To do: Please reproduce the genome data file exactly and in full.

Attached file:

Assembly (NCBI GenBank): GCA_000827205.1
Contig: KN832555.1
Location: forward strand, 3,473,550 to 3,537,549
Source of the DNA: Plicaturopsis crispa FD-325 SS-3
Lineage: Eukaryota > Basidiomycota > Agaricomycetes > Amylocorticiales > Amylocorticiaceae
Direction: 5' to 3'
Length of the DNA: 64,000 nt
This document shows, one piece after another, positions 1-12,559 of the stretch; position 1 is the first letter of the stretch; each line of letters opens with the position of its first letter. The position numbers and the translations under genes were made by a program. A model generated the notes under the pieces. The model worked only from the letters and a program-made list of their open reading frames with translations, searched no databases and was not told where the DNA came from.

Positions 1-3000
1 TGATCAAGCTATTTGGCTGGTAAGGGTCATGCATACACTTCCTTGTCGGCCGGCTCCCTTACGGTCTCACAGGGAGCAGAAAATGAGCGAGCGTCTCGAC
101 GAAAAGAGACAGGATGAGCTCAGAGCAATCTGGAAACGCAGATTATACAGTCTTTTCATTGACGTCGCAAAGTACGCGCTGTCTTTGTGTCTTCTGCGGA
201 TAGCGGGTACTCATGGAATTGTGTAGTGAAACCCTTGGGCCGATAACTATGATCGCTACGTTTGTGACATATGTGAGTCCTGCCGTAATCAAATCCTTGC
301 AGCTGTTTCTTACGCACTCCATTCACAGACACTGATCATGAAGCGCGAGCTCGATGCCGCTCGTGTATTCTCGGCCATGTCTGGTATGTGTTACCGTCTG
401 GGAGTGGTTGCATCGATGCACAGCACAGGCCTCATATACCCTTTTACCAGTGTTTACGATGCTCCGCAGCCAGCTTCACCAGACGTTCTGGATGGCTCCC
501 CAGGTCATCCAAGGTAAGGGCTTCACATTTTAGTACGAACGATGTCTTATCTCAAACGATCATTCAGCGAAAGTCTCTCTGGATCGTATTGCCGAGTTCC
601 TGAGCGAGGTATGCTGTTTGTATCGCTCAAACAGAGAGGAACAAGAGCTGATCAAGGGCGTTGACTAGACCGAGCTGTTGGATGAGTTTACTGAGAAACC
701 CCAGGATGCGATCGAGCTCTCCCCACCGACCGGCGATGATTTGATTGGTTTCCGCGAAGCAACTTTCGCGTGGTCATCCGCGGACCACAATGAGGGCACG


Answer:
Assembly (NCBI GenBank): GCA_000827205.1
Contig: KN832555.1
Location: forward strand, 3,473,550 to 3,537,549
Source of the DNA: Plicaturopsis crispa FD-325 SS-3
Lineage: Eukaryota > Basidiomycota > Agaricomycetes > Amylocorticiales > Amylocorticiaceae
Direction: 5' to 3'
Length of the DNA: 64,000 nt
This document shows, one piece after another, positions 1-12,559 of the stretch; position 1 is the first letter of the stretch; each line of letters opens with the position of its first letter. The position numbers and the translations under genes were made by a program. A model generated the notes under the pieces. The model worked only from the letters and a program-made list of their open reading frames with translations, searched no databases and was not told where the DNA came from.

Positions 1-3000
1 TGATCAAGCTATTTGGCTGGTAAGGGTCATGCATACACTTCCTTGTCGGCCGGCTCCCTTACGGTCTCACAGGGAGCAGAAAATGAGCGAGCGTCTCGAC
101 GAAAAGAGACAGGATGAGCTCAGAGCAATCTGGAAACGCAGATTATACAGTCTTTTCATTGACGTCGCAAAGTACGCGCTGTCTTTGTGTCTTCTGCGGA
201 TAGCGGGTACTCATGGAATTGTGTAGTGAAACCCTTGGGCCGATAACTATGATCGCTACGTTTGTGACATATGTGAGTCCTGCCGTAATCAAATCCTTGC
301 AGCTGTTTCTTACGCACTCCATTCACAGACACTGATCATGAAGCGCGAGCTCGATGCCGCTCGTGTATTCTCGGCCATGTCTGGTATGTGTTACCGTCTG
401 GGAGTGGTTGCATCGATGCACAGCACAGGCCTCATATACCCTTTTACCAGTGTTTACGATGCTCCGCAGCCAGCTTCACCAGACGTTCTGGATGGCTCCC
501 CAGGTCATCCAAGGTAAGGGCTTCACATTTTAGTACGAACGATGTCTTATCTCAAACGATCATTCAGCGAAAGTCTCTCTGGATCGTATTGCCGAGTTCC
601 TGAGCGAGGTATGCTGTTTGTATCGCTCAAACAGAGAGGAACAAGAGCTGATCAAGGGCGTTGACTAGACCGAGCTGTTGGATGAGTTTACTGAGAAACC
701 CCAGGATGCGATCGAGCTCTCCCCACCGACCGGCGATGATTTGATTGGTTTCCGCGAAGCAACTTTCGCGTGGTCATCCGCGGACCACAATGAGGGCACG